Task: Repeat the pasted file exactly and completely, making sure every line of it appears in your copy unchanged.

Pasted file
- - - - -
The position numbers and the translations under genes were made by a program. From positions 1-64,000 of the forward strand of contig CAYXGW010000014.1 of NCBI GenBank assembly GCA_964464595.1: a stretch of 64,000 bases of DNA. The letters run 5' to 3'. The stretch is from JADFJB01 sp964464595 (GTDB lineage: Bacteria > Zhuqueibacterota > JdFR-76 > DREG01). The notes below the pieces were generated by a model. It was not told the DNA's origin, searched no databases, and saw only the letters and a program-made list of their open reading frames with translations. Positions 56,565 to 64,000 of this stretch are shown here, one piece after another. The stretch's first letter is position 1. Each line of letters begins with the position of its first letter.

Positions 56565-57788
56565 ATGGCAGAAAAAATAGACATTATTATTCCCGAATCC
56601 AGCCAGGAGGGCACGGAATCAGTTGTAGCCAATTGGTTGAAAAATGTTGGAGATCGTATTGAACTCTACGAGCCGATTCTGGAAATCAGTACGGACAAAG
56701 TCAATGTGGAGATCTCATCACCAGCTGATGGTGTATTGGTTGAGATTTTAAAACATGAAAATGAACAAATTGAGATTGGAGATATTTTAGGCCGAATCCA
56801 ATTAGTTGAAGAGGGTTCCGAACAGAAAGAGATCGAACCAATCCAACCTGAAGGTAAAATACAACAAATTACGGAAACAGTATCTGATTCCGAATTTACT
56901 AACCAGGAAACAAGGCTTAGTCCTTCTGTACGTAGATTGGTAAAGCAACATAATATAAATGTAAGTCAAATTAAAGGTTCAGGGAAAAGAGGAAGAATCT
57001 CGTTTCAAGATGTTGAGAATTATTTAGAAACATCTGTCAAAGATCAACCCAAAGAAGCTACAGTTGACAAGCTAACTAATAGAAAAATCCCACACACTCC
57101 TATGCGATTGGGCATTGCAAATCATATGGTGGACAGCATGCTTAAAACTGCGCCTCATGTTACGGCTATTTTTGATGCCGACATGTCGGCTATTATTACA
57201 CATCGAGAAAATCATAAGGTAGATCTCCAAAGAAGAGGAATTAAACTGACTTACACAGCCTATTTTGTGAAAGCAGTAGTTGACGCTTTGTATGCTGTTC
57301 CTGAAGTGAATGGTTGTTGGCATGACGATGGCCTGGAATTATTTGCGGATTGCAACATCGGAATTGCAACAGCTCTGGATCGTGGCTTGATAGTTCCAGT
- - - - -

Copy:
The position numbers and the translations under genes were made by a program. From positions 1-64,000 of the forward strand of contig CAYXGW010000014.1 of NCBI GenBank assembly GCA_964464595.1: a stretch of 64,000 bases of DNA. The letters run 5' to 3'. The stretch is from JADFJB01 sp964464595 (GTDB lineage: Bacteria > Zhuqueibacterota > JdFR-76 > DREG01). The notes below the pieces were generated by a model. It was not told the DNA's origin, searched no databases, and saw only the letters and a program-made list of their open reading frames with translations. Positions 56,565 to 64,000 of this stretch are shown here, one piece after another. The stretch's first letter is position 1. Each line of letters begins with the position of its first letter.

Positions 56565-57788
56565 ATGGCAGAAAAAATAGACATTATTATTCCCGAATCC
56601 AGCCAGGAGGGCACGGAATCAGTTGTAGCCAATTGGTTGAAAAATGTTGGAGATCGTATTGAACTCTACGAGCCGATTCTGGAAATCAGTACGGACAAAG
56701 TCAATGTGGAGATCTCATCACCAGCTGATGGTGTATTGGTTGAGATTTTAAAACATGAAAATGAACAAATTGAGATTGGAGATATTTTAGGCCGAATCCA
56801 ATTAGTTGAAGAGGGTTCCGAACAGAAAGAGATCGAACCAATCCAACCTGAAGGTAAAATACAACAAATTACGGAAACAGTATCTGATTCCGAATTTACT
56901 AACCAGGAAACAAGGCTTAGTCCTTCTGTACGTAGATTGGTAAAGCAACATAATATAAATGTAAGTCAAATTAAAGGTTCAGGGAAAAGAGGAAGAATCT
57001 CGTTTCAAGATGTTGAGAATTATTTAGAAACATCTGTCAAAGATCAACCCAAAGAAGCTACAGTTGACAAGCTAACTAATAGAAAAATCCCACACACTCC
57101 TATGCGATTGGGCATTGCAAATCATATGGTGGACAGCATGCTTAAAACTGCGCCTCATGTTACGGCTATTTTTGATGCCGACATGTCGGCTATTATTACA
57201 CATCGAGAAAATCATAAGGTAGATCTCCAAAGAAGAGGAATTAAACTGACTTACACAGCCTATTTTGTGAAAGCAGTAGTTGACGCTTTGTATGCTGTTC
57301 CTGAAGTGAATGGTTGTTGGCATGACGATGGCCTGGAATTATTTGCGGATTGCAACATCGGAATTGCAACAGCTCTGGATCGTGGCTTGATAGTTCCAGT